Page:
Quantcast

‘LIFE OF PI’

Ang Lee’s breathtaking parable kicks off Oscar race

By |

“LIFE OF PI.” A film of astonishing beauty.

“Faith is a palace with many rooms,” declares Pi Patel, the protagonist of Ang Lee’s compelling big-screen parable, “Life of Pi” (showing on Wednesday, Jan. 9), as he explains his multifaceted religious persuasions: Patel’s belief in Catholicism, Hinduism, Judaism and Islam go beyond mere fascination, and grew even stronger after surviving a shipwreck that took the lives of his whole family and set him adrift at sea—for 227 days!

Patel’s ordeal happened when he was only 16 years old (he’s played as a teen by the terrific Suraj Sharma), after his father decided to sell the family zoo in Pondichery, India, and migrate to Canada.

When the North America-bound freighter carrying Pi and his loved ones sinks during a storm, the precocious teenager suddenly finds himself adrift in the Pacific Ocean on a 26-foot lifeboat.

Unfortunately, while his survival skills are impeccable, he has a difficult time getting along with his four “companions”—an injured zebra, a famished spotted hyena, a depressed orangutan, and a cantankerous Bengal tiger named Richard Parker!

Food chain

It doesn’t take long for Mr. Parker to demonstrate who’s on top of the food chain—but, is Pi smart enough to convince his 450-pound co-survivor that he is more useful alive than as a food source?

Lee’s latest cinematic triumph is a film of astonishing beauty. It’s a breathtaking visual spectacle that’s as entertaining as it is thematically significant. At first blush, the story of a dauntless Indian teenager embarking on a perilous journey with a tiger sounds more whimsical than realistic—but, the way the production tells its tale is what sets it apart from this season’s other films.

Swathed in gleaming colors, the movie is an allegory for survival and the triumph of the human spirit—and kicks off the Academy Awards race. (Scheduled to be shown on Jan. 11 is Kathryn Bigelow’s “Zero Dark Thirty,” followed by “Les Miserables,” on Jan. 16.)

The director makes the viewing experience more “relatable” by deciding not to “Disney-fy” or romanticize his film’s premise—as a terrifying scene involving Pi, his father, Richard Parker and a poor baby goat demonstrates early on.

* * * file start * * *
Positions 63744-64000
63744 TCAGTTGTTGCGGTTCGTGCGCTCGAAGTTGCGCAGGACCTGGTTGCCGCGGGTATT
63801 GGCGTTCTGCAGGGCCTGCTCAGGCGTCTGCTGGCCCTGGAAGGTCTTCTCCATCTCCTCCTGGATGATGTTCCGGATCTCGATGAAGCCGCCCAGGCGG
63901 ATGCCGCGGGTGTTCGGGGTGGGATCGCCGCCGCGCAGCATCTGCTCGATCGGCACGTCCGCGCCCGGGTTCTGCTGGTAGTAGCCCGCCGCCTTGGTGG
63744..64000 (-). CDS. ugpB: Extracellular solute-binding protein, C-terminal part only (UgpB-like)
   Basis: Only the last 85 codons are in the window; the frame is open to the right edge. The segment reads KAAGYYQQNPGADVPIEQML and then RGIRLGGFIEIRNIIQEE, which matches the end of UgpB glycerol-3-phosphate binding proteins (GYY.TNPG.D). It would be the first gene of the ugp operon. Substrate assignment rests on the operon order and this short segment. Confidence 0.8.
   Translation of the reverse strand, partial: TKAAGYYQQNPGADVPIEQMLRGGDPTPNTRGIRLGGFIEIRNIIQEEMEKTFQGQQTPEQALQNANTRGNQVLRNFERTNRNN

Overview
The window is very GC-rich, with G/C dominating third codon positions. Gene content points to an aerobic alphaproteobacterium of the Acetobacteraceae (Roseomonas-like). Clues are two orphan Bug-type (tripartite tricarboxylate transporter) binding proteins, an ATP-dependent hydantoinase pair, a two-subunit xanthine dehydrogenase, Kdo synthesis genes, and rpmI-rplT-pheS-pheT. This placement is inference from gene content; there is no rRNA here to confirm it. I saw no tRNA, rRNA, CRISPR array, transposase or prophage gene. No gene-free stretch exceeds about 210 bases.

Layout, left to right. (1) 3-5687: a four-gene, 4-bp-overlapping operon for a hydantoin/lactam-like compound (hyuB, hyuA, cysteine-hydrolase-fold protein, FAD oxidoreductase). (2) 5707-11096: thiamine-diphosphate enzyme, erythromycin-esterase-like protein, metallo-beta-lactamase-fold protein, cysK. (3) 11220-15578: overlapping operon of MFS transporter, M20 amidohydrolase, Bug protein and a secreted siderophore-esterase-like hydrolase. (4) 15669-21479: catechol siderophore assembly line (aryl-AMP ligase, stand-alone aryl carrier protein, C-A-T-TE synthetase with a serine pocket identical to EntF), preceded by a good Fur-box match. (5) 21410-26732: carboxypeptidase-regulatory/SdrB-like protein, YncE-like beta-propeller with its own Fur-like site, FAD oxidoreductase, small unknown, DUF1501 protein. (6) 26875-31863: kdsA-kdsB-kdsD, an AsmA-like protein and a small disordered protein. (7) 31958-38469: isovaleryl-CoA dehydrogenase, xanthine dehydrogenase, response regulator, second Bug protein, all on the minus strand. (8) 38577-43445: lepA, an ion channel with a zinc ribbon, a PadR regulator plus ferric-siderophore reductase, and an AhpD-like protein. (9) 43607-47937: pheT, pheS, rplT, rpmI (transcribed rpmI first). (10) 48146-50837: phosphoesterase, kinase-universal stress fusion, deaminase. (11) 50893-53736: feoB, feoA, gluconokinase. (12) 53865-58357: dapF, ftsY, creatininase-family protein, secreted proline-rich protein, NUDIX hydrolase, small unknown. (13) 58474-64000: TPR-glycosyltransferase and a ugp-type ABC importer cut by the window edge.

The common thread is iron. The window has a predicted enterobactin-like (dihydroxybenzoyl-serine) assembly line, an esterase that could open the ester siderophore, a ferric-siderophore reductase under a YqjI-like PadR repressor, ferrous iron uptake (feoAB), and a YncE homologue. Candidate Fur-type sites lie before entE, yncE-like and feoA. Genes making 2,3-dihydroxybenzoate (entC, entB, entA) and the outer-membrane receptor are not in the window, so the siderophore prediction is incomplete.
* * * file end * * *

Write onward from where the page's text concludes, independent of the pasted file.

Differences

Alas, Pi Patel isn’t Rudyard Kipling’s Mowgli, and Richard Parker is no Shere Khan! Just the same, that’s no reason for them—and mankind, in general—not to tolerate each other’s differences and learn to coexist in harmony.

The movie is anchored on real emotions, intelligently and intuitively conveyed by Sharma and the other actors who portray Pi at different ages. Sharma and company invest their roles with subtle shades of humor that help leaven Pi’s core as a curious and impressionable protagonist.

This is the film to see in digital 3D—its Oscar-worthy look will remind you of Akira Kurosawa’s “Dreams” and the Robin Williams starrer, “What Dreams May Come.” Moreover, the sparkling images conjured up by Lee’s “magic wand” don’t draw attention away from the story and, in fact, help deepen the relevance of its metaphysical musings.

This is evinced by Pi’s encounter with a playful whale in the bioluminescent sea at night, and his adventure on a floating island of lush forests, edible plants, huggable meerkats—and carnivorous algae!


Follow Us






Recent Stories:

Complete stories on our Digital Edition newsstand for tablets, netbooks and mobile phones; 14-issue free trial. About to step out? Get breaking alerts on your mobile.phone. Text ON INQ BREAKING to 4467, for Globe, Smart and Sun subscribers in the Philippines.

  • Iggy Ramirez

    The dramatic landscapes, or more appropriately, seascapes, especially at night, under the sea at night with luminescent jellyfish, and when there is no wind in the panoramic view of the endless sea are breathtaking. But that is all there is to it. The bengal tiger acts like a dog and its CGI is not as impressive as there are conspicuous hints of failure to adhere to how real creatures move or how their body morph to a certain musculo-skeletal structure when they move. Also, the size of the tiger is hardly the same size as the real bengal tigers. It’s more like a Siberian tiger.

    Acting is also not as good as what everyone is made to believe. Maybe because the actors have difficulty acting out mediocre script. If the actors spoke in hindi, they would have been able to bring out their real emotions. But they spoke in English, which somehow presented an obstacle because the actors were not very much accustomed to it.

    The lines are mediocre at best. At times they are irritating, and at times they make you cringe.

    Sure, this will be a big hit to the children with its plethora of animals, but considering this for the Oscars in any of the categories is a gross overstatement.

    • julymorning

       IF UR TOO HARD ON URSELF, DON’T PASS IT ON TO OTHER PEOPLE. THE FILM IS GREAT NOT BECAUSE IT’S HEADED FOR THE OSCARS, BUT JUST AS IT IS, PERIOD! WHO CARES IF IT’S NOT DESERVING AN OSCAR? NOT ALL OSCAR MOVIE WINNERS ARE THAT GOOD ANYWAY.

      THE YOUNG PI’S QUEST FOR FAITH AND HIS GOD, WHICH IS WANTING ON HIS FAMILY AND IN OUR SOCIETY, IS MORE THAN ENOUGH TO MAKE ME APPRECIATE THE MOVIE, SANS ANY AWARD. AM PRETTY SURE ANG LEE WILL BE GIVEN A CELESTIAL AWARD IN THE AFTER LIFE.

      • Iggy Ramirez